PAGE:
Why we all need to know about NGDP
There’s nothing very new about the idea that a central bank could target nominal GDP rather than inflation.
Sir Samuel Brittan has been lobbying for this since before the Bank of England was made independent; Giles Wilkes, now Vince Cable’s special advisor, wrote a compelling paper proposing it a couple of years ago. More recently, a number of American bloggers have been waging a campaign for targeting NGDP – which is very simply real GDP (the growth rate most people report) plus the broadest measure of inflation – on the other side of the Atlantic.
But don’t be surprised if you hear a lot more about it in the coming months and years. For it has long been an intriguing idea for the future Bank of England Governor as well. Mark Carney has spoken openly in support of NGDP targeting a number of times, and did so again last night.
The salient bit of Carney’s speech:
If yet further stimulus were required, the policy framework itself would likely have to be changed. For example, adopting a nominal GDP (NGDP)-level target could in many respects be more powerful than employing thresholds under flexible inflation targeting. This is because doing so would add “history dependence” to monetary policy. Under NGDP targeting, bygones are not bygones and the central bank is compelled to make up for past misses on the path of nominal GDP.
Of course, this speech doesn’t mean an NGDP target will necessarily become policy in the UK. After all, it’s the Chancellor’s right, rather than the Bank Governor’s, to change the Bank’s remit. Carney’s latest comments on the attractiveness of NGDP targeting were directed towards the Bank of Canada rather than the Bank of England. Plus he’s more equivocal on it than the headlines suggest. And despite having him in office for the past four years, the Bank of Canada still hasn’t abandoned its own inflation target in favour of something else.
But ignoring that for a moment, what would NGDP targeting imply for the UK? The answer a few years ago would have been: not very much. Let’s assume that the Bank had a 5% NGDP target, which is more or less the average growth rate over the past few decades (basically, 2.5% GDP plus 2.5% inflation).
Monetary policy could well have been a touch tighter towards the end of the boom, and it could have been a bit looser around the turn of the millennium, but, presuming the Bank would have been allowed a percentage point of leeway around the target, the Governor wouldn’t have had to write many letters of apology to the Chancellor.
However, the story since the crisis is altogether different. NGDP has been well below this level and, according to the OBR, it will remain below 5% all the way until early 2018. If the UK was following an NGDP targeting policy, the Bank of England should arguably still be stimulating the economy through more quantitative easing. By contrast, the inflation figures, which show prices are still well above target, indicate that the Bank shouldn’t have been carrying out quantitative easing at all in the past year and a half.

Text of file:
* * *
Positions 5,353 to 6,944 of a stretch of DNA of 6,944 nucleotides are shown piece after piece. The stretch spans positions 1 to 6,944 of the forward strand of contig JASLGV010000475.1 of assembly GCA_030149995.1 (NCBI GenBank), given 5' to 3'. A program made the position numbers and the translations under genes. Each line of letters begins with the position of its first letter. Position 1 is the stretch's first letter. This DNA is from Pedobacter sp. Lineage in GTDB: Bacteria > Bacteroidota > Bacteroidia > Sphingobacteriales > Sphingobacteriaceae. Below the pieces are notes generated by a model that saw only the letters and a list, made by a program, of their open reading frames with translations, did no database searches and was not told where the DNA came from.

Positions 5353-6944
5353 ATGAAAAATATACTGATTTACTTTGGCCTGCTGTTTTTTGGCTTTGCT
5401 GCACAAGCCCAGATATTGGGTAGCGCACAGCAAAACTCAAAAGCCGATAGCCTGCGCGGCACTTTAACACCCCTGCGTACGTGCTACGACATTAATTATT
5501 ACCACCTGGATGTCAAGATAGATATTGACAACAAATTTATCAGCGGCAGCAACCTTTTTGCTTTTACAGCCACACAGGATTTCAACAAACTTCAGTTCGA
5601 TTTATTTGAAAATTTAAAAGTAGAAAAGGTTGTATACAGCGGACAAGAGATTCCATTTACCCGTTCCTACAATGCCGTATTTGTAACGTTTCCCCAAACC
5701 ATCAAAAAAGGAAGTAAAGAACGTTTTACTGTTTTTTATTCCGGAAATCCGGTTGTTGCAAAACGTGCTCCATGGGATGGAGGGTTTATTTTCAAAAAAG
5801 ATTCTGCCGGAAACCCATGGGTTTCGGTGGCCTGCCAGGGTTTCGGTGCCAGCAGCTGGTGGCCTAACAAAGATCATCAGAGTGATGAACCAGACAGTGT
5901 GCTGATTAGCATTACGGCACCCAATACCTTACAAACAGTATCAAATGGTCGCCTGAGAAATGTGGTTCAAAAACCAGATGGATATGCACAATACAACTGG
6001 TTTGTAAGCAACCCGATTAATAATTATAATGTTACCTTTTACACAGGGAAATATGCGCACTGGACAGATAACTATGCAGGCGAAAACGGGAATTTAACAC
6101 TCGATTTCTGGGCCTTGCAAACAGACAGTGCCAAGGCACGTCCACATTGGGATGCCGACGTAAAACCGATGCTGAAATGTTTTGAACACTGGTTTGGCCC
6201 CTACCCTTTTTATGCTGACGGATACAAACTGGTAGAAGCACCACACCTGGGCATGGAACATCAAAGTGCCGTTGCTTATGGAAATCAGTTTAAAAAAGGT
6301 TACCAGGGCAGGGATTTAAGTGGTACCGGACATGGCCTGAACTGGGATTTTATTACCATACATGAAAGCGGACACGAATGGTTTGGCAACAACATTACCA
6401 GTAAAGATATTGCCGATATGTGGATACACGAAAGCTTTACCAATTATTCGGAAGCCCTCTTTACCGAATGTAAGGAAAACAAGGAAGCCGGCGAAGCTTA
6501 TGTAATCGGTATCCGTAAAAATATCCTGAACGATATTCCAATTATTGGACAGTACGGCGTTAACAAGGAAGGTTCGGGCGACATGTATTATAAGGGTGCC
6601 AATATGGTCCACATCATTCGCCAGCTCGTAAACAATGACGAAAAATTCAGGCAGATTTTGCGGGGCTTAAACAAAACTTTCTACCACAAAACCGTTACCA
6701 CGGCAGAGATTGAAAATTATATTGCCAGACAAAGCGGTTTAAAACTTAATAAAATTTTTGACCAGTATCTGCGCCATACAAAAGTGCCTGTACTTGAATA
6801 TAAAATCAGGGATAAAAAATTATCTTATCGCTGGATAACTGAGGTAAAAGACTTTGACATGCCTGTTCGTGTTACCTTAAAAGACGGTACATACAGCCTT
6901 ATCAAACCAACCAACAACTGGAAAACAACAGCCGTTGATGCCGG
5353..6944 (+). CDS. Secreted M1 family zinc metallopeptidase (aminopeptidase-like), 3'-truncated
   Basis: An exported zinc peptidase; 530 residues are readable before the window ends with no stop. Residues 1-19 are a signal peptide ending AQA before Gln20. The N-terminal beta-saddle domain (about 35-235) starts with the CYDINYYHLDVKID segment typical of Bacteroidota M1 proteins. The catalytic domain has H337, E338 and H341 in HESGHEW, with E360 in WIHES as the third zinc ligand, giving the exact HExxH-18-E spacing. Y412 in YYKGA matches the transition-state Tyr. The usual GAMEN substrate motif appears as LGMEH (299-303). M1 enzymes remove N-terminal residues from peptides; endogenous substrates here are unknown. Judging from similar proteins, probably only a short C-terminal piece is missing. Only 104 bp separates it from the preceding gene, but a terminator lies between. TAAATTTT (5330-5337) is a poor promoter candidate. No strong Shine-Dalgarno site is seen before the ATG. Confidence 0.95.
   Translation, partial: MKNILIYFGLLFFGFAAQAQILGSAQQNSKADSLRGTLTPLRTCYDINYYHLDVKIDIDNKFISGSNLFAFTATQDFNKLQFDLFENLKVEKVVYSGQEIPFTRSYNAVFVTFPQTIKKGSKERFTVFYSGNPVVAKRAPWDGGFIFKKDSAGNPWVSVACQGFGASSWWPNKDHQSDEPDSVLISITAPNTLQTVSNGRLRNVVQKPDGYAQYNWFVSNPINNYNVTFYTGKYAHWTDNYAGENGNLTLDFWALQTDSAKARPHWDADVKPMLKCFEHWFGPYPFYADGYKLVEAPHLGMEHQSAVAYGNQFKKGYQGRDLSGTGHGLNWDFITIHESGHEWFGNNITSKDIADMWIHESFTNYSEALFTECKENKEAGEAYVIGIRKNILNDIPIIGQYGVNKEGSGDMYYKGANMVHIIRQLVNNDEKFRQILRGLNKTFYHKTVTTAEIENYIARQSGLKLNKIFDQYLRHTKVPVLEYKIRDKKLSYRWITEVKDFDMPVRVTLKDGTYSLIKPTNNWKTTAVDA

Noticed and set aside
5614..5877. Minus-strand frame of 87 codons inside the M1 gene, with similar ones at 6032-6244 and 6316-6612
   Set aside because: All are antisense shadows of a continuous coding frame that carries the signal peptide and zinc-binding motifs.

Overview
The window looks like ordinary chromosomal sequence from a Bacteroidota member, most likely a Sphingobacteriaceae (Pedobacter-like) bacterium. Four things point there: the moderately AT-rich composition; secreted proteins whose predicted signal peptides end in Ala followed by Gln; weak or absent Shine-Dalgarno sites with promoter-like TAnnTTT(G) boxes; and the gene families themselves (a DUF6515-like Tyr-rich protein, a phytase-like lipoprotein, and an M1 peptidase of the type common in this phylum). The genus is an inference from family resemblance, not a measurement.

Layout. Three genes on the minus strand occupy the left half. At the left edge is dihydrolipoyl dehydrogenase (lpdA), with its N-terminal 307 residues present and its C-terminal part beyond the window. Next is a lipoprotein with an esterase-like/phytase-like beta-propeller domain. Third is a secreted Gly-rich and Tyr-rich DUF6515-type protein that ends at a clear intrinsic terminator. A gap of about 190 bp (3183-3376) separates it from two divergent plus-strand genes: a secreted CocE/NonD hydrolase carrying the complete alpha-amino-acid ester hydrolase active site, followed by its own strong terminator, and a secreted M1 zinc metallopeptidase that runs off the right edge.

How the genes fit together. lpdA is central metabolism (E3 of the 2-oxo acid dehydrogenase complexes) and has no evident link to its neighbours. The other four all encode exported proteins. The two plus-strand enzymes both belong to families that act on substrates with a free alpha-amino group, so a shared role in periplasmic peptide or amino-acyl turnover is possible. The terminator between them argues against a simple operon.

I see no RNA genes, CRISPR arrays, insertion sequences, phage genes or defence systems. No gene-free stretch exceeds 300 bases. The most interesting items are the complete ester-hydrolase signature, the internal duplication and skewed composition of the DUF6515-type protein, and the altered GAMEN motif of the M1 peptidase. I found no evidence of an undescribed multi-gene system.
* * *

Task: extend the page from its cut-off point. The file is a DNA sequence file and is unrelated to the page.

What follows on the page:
So following an NGDP target would have made the Bank’s job of explaining its policy a lot easier – at the risk of driving up inflation even higher. It would also seem to imply more QE in the future.
However, there is a more subtle way NGDP would make a difference, and that’s in conditioning long-term expectations. If people expect that the Bank will do everything in its power to try to get nominal growth back to 5%, they might have more faith that monetary policy will be looser for longer.
A few years ago, well before the crisis, Ben Bernanke gave a speech which has subsequently been dubbed his “printing press speech”. One of the key points was that if a central bank gets to a stage where interest rates are down at zero, the first thing it should do, before getting into quantitative easing or any other radical active policies like that, is to make it absolutely clear to all consumers and businesses that interest rates will stay low not merely for a few months or a few years but, basically, for the foreseeable future.
That way, people can be sure enough that credit will be cheap that they can make long-term investment decisions without the fear that rates will soon be climbing higher. That’s why Bernanke – and for that matter Carney – were been very clear on this front from early on in the crisis that interest rates in the US and Canada respectively would stay low for a prolonged period of time.
And in some senses, having an NGDP target performs a similar function as committing yourself to low interest rates for a long time – at least in times of crisis: that assumption would be a given, based on the central bank’s NGDP remit.
Central banking is, in part, about not merely changing monetary policy but in conditioning expectations. And, as Carney said in his speech last night, those expectations depend, in turn, on not allowing bygones to be bygones: the longer the Bank misses the growth target for, the more it will have to act, cumulatively (although this clearly depends on how any target is constructed).
Anyway, the point is that were NGDP targeting to be adopted here it would amount to the biggest shift in institutional economic policy since the Bank was made independent back in 1997. So don’t expect the issue to go away any time soon.
UPDATE: see Rob’s comment below – which is quite right: the question of precisely how the target is structured (which I glossed over above) is highly significant. If Carney is suggesting that the level of NGDP is targeted that is altogether different, more radical and indicative of potentially more QE, than if it’s only a growth rate being targeted.
Giles Wilkes also tweets to say: if NGDP target 100% credible, LESS QE needed. Velocity would rise.
And Andrew Lilico tweets to say: NGDP-level targeting would be much more similar to price-level targeting than to inflation targeting. See: http://t.co/1cU4qqi4